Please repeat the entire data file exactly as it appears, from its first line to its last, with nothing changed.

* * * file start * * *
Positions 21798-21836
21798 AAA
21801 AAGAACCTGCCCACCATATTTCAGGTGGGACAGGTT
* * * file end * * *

Positions 21798-21836
21798 AAA
21801 AAGAACCTGCCCACCATATTTCAGGTGGGACAGGTT